They’re the kids who rejected me except when they wanted to copy my Latin homework. (I won the Latin prize at junior high graduation, and the civics prize. That, along with my political science degree and my 35-year journalism career, qualified me to teach “Communicating About U.S. Business and Politics” this semester at Baruch College.) It’s often said that in America there is no life after high school; yesterday Trump dumped the fat boy who humiliated himself in desperation to be his friend. Hillary may be the eternal Tracy Flick in the movie “Election,” and maybe neither of us ever stopped being the girl whose only chance in life was to show, endlessly and perhaps tactlessly, how smart and hard-working she was.
Trump voters are the truck drivers who sat at the diner counter drinking coffee and laughing when my father, the former police chief, used to put his hand down the front of my polyester waitress uniform and cup my teenage breast to show who was boss. Yes, this is the “First Assault” I tweeted to #NotOkay. (To be fair, my father also used to say, “No one is going to do to my daughter what I did to somebody else’s.” No one did, but not because of his protection. He would have voted for Trump, too.)
Sadly, Trump voters also seem to be the nieces and great-nieces who plaster pictures of their precious baby daughters and granddaughters all over Facebook. They either don’t realize, or (as the women in the Times story indicated) don’t care, that they voted for a man who sees their little princesses as nothing but pussy – a man who referred to his own daughter as “a piece of ass.”
In short, these are the people I’ve been running away from all my life, thanks to education. (By the way, going to college football games is not the same as going to college, and going to Disney is not the same as traveling the world.) Now they have won, at least temporarily. They voted for change without thinking through what that change might turn out to be. But it won’t be long until they learn they fell for lies and showmanship. What follows won’t be pretty.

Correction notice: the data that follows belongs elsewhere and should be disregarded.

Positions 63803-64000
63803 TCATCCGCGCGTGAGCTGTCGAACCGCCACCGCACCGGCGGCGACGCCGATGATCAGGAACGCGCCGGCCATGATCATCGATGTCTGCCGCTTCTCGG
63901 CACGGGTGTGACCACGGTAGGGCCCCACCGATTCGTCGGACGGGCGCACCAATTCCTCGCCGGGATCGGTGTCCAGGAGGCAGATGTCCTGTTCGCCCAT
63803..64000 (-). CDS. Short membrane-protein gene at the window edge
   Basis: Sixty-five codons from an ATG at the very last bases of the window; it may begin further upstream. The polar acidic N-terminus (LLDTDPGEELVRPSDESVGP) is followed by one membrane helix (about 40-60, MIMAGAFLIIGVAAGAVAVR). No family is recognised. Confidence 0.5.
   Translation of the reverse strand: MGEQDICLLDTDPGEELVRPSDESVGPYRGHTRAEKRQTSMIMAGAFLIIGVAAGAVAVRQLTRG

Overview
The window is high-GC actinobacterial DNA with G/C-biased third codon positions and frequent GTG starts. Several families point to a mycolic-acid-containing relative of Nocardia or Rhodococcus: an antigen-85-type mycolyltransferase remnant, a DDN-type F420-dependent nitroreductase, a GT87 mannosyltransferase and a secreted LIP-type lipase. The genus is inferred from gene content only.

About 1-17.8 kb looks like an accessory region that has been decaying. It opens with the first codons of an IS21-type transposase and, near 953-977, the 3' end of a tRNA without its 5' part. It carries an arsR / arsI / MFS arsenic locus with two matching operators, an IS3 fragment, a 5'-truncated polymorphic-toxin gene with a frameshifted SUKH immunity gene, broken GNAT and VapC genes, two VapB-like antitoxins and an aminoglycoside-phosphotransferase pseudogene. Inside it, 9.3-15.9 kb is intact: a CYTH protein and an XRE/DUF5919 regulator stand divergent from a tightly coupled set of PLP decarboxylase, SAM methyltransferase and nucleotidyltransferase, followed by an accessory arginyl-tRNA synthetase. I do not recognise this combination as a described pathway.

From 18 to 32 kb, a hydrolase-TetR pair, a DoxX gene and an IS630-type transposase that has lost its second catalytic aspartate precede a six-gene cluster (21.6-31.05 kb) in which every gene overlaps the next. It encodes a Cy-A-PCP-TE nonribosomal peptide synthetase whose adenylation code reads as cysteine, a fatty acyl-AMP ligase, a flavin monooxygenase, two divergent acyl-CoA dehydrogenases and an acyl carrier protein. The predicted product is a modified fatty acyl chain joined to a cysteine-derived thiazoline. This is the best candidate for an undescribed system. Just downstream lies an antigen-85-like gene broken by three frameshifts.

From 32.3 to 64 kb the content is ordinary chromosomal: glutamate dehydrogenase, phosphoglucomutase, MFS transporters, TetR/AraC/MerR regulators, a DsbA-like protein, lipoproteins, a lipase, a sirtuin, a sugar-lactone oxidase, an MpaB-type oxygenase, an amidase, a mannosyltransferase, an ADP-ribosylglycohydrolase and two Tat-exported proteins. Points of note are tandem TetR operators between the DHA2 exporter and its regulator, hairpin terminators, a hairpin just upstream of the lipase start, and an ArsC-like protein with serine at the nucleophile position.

Speaking of lies, the second gut-punch of the day came when a Skype student in Poland – an intelligent, educated woman – casually mentioned that Obama is a Muslim. I gasped and fell back in my chair.
“You think he’s a Muslim?”
He eyes widened. “Isn’t he?”
First, I explained, there would be nothing wrong with it if he were, since we have the First Amendment, at least for the moment. Second, Obama the Muslim was just one of the many, many lies spread about him (including Trump’s birtherism – oh, wait, that was Hillary) by political enemies. My student was genuinely shocked. Because his middle name is Hussein, she explained, she assumed he was Muslim, and since he wasn’t her president, she had never bothered to check. My middle name is Marie, and I’m not Catholic; a friend’s middle name is Mary, and she’s Jewish. Obama has been president for eight years, and many Americans have never bothered to check. I just did a reality check with a university colleague in Poland; she, too, thought he was Muslim.
Lies spread far and fast, and they stick.
Don’t leave, say Hillary, Elizabeth Warren and even Bill Maher; stay and fight. But people serve in different ways. I’m exactly who can and should be leaving the country right now – not running away, but running toward an international audience hungry for information and reassurance about a country that has suddenly become very frightening to them, too. I’m the one who can teach – show that not all Americans support liars and charlatans, and tell what the United States is supposed to be.
I don’t see much of a market for that here.